Freed moves to New York's WINS in September and quickly becomes the city's most famous DJ, attracting massive audiences to his newly named "Rock 'n' Roll Party".
Big Joe Turner and Bill Haley each record "Shake Rattle & Roll" and have dueling hits that stay on the charts for months on end.
In Memphis, Elvis Presley records his first commercial record "That's All Right, Mama" July 5th at Sun Studios.
Rock 'n' roll suffers its first tragedy as one of its biggest stars Johnny Ace accidentally shoots and kills himself playing Russian Roulette backstage at a Houston Auditorium in between shows on Christmas Night.
After being used in the hit film about juvenile delinquency "The Blackboard Jungle", Bill Haley & The Comets "Rock Around The Clock" becomes the first rock record to top the Pop Charts, holding the #1 position for two months and remaining in the Top 100 for a then-record 38 weeks. It would be 39 years before that mark was broken.
Crossover records start appearing on the Pop Charts led by Johnny Ace's posthumous smash "Pledging My Love". Others by Fats Domino, The Moonglows, The Platters and the first hits by Chuck Berry and Little Richard follow.
Berry's "Maybellene" cracks the Top Five on the Pop Charts and ushers in descending pentatonic double-stops which becomes the essence of rock guitar.
Bo Diddley's self-titled debut record tops the R&B Charts and introduces the tribal "Bo Diddley" beat to rock.
In May the first Rock LP is released by Bill Haley & His Comets, but full-length albums with their higher prices that limit their appeal for teenagers, remain largely the realm of adult pop singers for another decade.
The increased attention to R&B has negative impacts as well with The Midnighters facing the toughest scrutiny resulting in their final hits of any kind for four years due to radio blackballing.
In May a Rock 'n' Roll Show in Connecticut to be headlined by Fats Domino is cancelled for fear it will lead to rioting. State police subsequently ban all further rock concerts in the state.
Boston follows suit by assembling a record censorship board to prevent dirty rock records from being played on the air.
With censorship prevalent, white cover records still hold the slight edge in radio play but not in sales, with Pat Boone having the biggest impact with his watered down versions of R&B hits.
In November Elvis Presley's contract is bought by RCA for an unheard of price of $35,000.
Rock 'n' roll music warrants a mention in the year end Encyclopedia Britannica music review, which derogatorily refers to it in racist terms as "jungle music".
The Platters open the year on top of both the R&B and Pop Charts with "The Great Pretender" making it the second rock record to accomplish the latter.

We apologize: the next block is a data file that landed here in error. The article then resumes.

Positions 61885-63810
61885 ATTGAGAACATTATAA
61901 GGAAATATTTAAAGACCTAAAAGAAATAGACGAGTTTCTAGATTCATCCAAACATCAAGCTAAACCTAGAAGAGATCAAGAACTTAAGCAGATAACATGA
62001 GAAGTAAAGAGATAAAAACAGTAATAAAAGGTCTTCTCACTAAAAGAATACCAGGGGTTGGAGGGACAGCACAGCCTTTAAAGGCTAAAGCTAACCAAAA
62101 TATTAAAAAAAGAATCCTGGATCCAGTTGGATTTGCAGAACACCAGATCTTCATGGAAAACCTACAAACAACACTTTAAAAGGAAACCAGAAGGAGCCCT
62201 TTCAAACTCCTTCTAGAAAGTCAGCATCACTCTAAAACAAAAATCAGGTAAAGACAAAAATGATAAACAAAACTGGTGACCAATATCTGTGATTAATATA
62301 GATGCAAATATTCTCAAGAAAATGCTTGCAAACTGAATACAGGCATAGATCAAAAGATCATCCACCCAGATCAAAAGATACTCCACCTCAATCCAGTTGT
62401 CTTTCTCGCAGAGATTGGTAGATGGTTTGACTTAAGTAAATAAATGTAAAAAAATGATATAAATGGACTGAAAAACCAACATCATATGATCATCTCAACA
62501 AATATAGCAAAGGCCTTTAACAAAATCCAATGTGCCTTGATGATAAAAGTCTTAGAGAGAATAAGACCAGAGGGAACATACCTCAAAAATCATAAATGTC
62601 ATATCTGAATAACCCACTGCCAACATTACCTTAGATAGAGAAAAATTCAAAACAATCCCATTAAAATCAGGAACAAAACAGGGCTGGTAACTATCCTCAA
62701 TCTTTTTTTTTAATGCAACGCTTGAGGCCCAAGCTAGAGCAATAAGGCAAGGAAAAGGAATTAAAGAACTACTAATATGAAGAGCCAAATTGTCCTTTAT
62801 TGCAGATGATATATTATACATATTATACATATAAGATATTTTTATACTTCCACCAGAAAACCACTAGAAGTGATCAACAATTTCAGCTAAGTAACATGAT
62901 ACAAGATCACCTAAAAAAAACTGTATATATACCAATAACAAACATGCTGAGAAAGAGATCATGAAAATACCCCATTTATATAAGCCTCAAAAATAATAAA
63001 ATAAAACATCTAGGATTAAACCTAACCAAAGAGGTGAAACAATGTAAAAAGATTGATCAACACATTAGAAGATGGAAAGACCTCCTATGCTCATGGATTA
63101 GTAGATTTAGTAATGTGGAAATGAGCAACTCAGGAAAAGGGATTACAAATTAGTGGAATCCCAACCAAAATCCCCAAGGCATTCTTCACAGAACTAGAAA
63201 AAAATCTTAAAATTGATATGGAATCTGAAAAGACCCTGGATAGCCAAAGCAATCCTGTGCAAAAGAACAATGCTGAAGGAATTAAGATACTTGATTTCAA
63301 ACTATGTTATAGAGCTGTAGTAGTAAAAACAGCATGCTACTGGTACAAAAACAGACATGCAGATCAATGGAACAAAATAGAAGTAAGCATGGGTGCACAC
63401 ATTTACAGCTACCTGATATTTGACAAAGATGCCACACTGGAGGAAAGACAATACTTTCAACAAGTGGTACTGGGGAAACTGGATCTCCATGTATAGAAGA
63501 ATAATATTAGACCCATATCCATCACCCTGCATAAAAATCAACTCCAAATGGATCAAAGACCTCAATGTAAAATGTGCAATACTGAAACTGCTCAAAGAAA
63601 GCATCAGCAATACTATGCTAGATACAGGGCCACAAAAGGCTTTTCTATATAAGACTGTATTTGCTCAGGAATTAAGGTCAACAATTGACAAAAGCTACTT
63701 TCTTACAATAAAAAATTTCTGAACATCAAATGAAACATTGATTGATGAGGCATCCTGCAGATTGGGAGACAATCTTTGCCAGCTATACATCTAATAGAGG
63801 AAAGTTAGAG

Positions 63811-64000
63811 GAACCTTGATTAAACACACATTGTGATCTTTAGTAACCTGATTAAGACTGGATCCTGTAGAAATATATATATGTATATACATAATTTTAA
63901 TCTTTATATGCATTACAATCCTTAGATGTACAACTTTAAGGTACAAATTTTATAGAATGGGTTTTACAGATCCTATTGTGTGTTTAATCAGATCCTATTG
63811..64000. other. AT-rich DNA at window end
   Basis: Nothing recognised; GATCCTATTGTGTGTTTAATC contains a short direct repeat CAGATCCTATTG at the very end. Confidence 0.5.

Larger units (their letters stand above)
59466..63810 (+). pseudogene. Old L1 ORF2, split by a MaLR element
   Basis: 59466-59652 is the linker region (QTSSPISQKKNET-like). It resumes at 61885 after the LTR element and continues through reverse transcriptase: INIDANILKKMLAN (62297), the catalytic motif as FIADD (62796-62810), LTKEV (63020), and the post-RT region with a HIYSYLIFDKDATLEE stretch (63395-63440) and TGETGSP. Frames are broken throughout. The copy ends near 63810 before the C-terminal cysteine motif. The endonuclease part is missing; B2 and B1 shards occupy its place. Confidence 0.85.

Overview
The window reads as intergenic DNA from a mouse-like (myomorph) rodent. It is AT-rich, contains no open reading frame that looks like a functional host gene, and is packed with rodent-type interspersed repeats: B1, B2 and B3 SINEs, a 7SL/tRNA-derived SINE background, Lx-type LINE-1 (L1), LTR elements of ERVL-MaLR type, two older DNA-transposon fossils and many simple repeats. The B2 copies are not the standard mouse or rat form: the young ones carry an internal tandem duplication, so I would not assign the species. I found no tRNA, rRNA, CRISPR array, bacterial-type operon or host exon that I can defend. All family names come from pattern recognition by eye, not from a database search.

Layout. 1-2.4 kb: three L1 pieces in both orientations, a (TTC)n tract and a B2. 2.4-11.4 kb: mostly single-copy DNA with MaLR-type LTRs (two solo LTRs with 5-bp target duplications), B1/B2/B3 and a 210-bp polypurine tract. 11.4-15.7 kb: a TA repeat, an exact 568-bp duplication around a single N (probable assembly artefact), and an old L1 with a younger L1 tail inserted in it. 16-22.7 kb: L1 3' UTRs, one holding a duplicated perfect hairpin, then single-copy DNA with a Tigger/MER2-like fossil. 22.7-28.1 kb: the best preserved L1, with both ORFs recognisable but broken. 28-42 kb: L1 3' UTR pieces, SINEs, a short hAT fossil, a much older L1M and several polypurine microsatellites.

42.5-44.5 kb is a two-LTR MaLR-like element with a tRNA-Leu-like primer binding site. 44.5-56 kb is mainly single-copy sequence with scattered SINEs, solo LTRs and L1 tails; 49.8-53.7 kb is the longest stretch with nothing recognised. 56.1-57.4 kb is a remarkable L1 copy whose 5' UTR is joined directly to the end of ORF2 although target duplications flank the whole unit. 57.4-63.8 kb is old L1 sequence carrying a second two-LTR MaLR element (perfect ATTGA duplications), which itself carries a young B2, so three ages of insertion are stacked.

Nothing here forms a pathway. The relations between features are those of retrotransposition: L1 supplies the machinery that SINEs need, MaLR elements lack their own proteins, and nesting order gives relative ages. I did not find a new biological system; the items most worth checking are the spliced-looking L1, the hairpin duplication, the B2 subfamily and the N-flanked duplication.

Pop vocalist Kay Starr has a huge smash that winter with "The Rock & Roll Waltz" a song that attempts to cash in on the term "rock 'n' roll" while appealing to adults rather than kids, proving the industry feels the music is a novelty.
By spring the white cover craze peters out as Little Richard's "Long Tall Sally" bests Pat Boone's version, Fats Domino's "I'm In Love Again" destroys the Fontane Sisters tepid remake and by years end white pop singers virtually give up covering R&B hits as a result.
Elvis Presley makes his national television debut on "The Dorsey Brothers Stage Show" in late January and a month later his first RCA record "Heartbreak Hotel" races up the charts neck and neck with his former Sun Records cohort Carl Perkins "Blue Suede Shoes" as they claim the #1 and 2 spots on the charts.
Presley scores five #1 hits in a seven month span, causes a sensation with his explosive performance of "Hound Dog" on the Milton Berle Show, appears twice on The Ed Sullivan Show in the fall to enormous ratings and releases his first film that November.
Rock 'n' Roll enters the movies with cheaply made "rockploitation" films with limited plots and numerous cameos by rockers singing their latest hits. The biggest and best of which is "The Girl Can't Help It" starring blonde sexpot Jayne Mansfield and featuring performances by Little Richard, Fats Domino and Eddie Cochran.
Feedback is invented by The Johnny Burnette Rock 'n' Roll Trio on their record "The Train Kept A Rollin".
Gene Vincent is convicted of public obscenity and fined $10,000 by the state of Virginia for singing the erotic "Woman Love" on stage.
"I Put A Spell On You" by Screamin' Jay Hawkins sells over a million copies but faces a complete radio ban due to its "cannibalistic nature", thus becoming rock's first underground hit.
On his final Ed Sullivan appearance Elvis Presley is filmed from the waist up though the screams from the studio audience only makes what the home viewer was missing even more suggestive.